If you want to know more about becoming a Phlebotomist in Alabama, please read on!
- Phlebotomist Employment and Job Duties
- Requirements to Become a Phlebotomist in Alabama
- Phlebotomist Training in Alabama
- Phlebotomist Salary Information in Alabama
- Additional Information for Phlebotomists in Alabama
- Phlebotomist Schools by City
Phlebotomist Employment and Job Duties
These specialists can work in a variety of environments, such as:
- Nursing homes
- Community Health Centers
- Doctor’s Offices
- Other Health Care Facilities
The duties of a phlebotomist rarely vary between workplaces.
While they mainly have to draw blood from patients, they also have a few other duties.
They are responsible for completing these tasks:
- Correctly label samples,
- Organizing and sending off samples to the lab for testing
- Communicating with patients
The description of the position, however, may be different from one facility to the next.
Your working hours may also differ because, in some of these centers, such technicians might be needed 24/7.
Requirements to Become a Phlebotomist in Alabama
The Department of Public Health in Alabama doesn’t require phlebotomists to hold a certification.
It’s actually the employers who prefer hiring individuals with credentials in the field.
The Alabama Department of Health and Social Services is the regulatory body for this profession in this state.
The Department also strongly advises those who want to become phlebotomists, to earn a certification.
For this occupation, a high school diploma or GED along with relevant training, are very important.
Someone with excellent communication skills is an ideal candidate for this position.
As a phlebotomist, you’ll spend a lot of time interacting with a variety of people, most of them being patients.
Many patients are scared of needles or are uncomfortable seeing blood, while some might even faint.
Knowing a few things about the various conditions a person may suffer from, is also important.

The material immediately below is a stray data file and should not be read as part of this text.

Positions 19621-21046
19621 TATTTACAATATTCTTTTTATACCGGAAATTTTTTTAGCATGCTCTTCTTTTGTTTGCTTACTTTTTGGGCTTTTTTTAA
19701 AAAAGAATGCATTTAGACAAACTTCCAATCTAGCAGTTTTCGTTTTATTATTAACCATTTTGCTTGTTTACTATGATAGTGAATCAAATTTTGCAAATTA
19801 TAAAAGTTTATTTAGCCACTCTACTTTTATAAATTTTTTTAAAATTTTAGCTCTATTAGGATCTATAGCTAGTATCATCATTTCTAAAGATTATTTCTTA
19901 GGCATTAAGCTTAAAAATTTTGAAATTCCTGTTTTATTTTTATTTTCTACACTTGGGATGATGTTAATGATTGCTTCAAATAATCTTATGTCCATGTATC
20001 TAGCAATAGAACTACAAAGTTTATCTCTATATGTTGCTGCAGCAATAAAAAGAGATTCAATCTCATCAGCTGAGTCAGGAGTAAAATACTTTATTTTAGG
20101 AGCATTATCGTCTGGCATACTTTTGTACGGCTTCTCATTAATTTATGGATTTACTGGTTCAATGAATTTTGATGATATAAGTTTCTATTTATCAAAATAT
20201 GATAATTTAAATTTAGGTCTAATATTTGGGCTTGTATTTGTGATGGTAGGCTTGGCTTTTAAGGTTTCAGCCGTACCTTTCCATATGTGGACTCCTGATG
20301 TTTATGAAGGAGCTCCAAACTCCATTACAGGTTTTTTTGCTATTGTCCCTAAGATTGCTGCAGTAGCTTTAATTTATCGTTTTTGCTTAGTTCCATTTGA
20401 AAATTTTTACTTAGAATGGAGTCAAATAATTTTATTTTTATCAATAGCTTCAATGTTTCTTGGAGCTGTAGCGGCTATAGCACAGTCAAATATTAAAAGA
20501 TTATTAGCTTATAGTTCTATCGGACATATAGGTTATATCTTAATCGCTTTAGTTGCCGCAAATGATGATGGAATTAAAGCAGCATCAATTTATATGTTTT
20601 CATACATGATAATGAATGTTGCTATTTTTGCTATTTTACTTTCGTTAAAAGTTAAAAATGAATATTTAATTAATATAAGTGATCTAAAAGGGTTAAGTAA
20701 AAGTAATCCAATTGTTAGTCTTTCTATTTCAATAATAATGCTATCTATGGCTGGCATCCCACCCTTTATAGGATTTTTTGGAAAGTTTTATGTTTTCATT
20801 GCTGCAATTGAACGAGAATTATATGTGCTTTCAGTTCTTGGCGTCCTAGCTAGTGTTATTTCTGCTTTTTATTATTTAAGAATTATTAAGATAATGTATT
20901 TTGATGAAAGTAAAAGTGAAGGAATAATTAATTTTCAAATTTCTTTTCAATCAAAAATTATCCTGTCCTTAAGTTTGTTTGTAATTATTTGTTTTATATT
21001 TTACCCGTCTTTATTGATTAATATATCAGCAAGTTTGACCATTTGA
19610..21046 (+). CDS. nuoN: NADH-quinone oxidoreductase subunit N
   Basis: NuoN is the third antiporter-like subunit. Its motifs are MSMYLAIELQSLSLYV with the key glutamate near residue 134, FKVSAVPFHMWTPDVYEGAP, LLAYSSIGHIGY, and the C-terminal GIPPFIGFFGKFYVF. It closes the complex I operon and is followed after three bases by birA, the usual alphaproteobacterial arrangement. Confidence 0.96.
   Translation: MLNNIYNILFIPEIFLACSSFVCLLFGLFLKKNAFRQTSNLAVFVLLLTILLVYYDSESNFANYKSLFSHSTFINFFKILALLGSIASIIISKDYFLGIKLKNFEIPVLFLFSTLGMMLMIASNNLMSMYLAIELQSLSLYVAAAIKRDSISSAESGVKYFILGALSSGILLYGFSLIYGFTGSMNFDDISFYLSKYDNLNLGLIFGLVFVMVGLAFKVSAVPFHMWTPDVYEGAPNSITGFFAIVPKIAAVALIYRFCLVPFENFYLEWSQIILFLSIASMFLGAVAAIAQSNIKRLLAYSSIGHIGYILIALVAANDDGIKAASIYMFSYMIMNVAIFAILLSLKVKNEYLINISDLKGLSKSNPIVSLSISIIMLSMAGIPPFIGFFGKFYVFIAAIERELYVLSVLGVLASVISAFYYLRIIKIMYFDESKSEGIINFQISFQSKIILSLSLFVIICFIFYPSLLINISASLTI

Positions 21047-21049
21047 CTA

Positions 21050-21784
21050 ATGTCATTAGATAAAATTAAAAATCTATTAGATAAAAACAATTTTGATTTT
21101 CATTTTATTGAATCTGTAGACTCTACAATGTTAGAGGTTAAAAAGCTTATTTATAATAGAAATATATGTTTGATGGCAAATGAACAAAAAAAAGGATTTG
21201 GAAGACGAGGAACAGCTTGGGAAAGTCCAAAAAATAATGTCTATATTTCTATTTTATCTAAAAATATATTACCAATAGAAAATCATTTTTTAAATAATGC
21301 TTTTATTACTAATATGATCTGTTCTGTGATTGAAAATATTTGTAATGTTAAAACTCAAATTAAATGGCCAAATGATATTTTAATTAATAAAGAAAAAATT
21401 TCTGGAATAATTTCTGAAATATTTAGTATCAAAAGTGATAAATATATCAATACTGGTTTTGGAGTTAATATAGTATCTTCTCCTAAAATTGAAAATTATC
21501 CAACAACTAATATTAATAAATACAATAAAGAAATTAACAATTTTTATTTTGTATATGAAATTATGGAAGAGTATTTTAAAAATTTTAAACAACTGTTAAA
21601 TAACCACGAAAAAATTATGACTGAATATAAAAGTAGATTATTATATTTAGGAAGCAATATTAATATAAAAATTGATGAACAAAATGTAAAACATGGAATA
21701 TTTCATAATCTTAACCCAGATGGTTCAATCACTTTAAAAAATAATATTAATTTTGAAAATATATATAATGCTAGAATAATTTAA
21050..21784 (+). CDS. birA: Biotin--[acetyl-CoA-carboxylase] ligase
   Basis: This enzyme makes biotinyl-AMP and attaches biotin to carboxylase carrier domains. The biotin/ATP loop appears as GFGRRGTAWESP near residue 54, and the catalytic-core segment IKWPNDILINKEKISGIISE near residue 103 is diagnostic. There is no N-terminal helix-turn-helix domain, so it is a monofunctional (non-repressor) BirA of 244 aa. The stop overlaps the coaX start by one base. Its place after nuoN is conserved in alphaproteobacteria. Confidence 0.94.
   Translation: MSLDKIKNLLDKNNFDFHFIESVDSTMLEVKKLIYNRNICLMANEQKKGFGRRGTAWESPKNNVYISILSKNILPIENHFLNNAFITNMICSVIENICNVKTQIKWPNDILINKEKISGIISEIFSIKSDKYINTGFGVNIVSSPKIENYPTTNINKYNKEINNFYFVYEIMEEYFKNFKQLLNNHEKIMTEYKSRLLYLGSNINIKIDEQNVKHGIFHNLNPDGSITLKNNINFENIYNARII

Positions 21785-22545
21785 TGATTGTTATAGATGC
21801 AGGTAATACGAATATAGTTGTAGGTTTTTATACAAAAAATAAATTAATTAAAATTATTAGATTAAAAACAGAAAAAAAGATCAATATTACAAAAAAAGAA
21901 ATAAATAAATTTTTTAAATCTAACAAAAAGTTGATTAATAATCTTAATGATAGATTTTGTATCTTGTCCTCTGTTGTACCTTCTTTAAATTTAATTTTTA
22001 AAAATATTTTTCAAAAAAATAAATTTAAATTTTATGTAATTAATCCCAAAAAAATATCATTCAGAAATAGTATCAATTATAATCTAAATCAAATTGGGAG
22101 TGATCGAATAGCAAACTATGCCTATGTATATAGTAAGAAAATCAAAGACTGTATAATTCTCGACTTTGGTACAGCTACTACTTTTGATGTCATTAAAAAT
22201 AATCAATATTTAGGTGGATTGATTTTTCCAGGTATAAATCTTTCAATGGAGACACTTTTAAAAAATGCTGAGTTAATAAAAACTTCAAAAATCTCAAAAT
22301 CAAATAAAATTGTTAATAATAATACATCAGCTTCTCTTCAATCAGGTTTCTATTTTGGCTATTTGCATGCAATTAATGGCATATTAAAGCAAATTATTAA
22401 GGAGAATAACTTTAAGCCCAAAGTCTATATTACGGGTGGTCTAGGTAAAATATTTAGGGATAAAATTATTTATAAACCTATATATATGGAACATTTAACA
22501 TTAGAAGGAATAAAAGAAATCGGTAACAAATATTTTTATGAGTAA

In this case, listening skills are always a plus.
Phlebotomist Training in Alabama
Once you decided you want to become a phlebotomist and have your high school diploma or GED in hand, it’s time you searched for some training classes.
When seeking training in this field, in Alabama, make sure that the program received accreditation from the National Accrediting Agency for Clinical Laboratory.
The classes can last anywhere a minimum of 3 weeks and a maximum of 6 months.
Upon completion of the course, you’ll need to pass an exam.
To receive your certification, you’ll need a clean criminal record as well.
These are the schools offering training for this profession.
11 Phlebotomist Schools in Alabama
School Name Address Auburn University 301 OD Smith Hall, 135 S College St., Auburn, Alabama 36849 Calhoun Community College Decatur Campus, 6250 Hwy. 31 North, Tanner, AL 35671 DCH School of Phlebotomy DCH Regional Medical Center, 809 University Blvd. E., Tuscaloosa AL, 35401-2029 Gadsden State Community College 1001 George Wallace Dr., Gadsden, AL 35903 Jefferson State Community College Jefferson Campus, 2601 Carson Road, Birmingham, Alabama 35215 Lawson State Community College 1100 Ninth Avenue SW, Bessemer, AL 35022 Northeast Alabama Community College 138 AL-35, Rainsville, AL 35986 Phlebotomy Ink 1512 Centerpoint Pkwy Suite 201 Birmingham, AL, 35215; Phlebotomy Ink 223 North Street West, Talladega, Al 35160 St. Vincent's- Jeremiah's Hope Academy 2800 University Boulevard, Suite 234, Birmingham, Alabama 35233 Wallace State Community College 1141 Wallace Drive，Dothan, AL 36303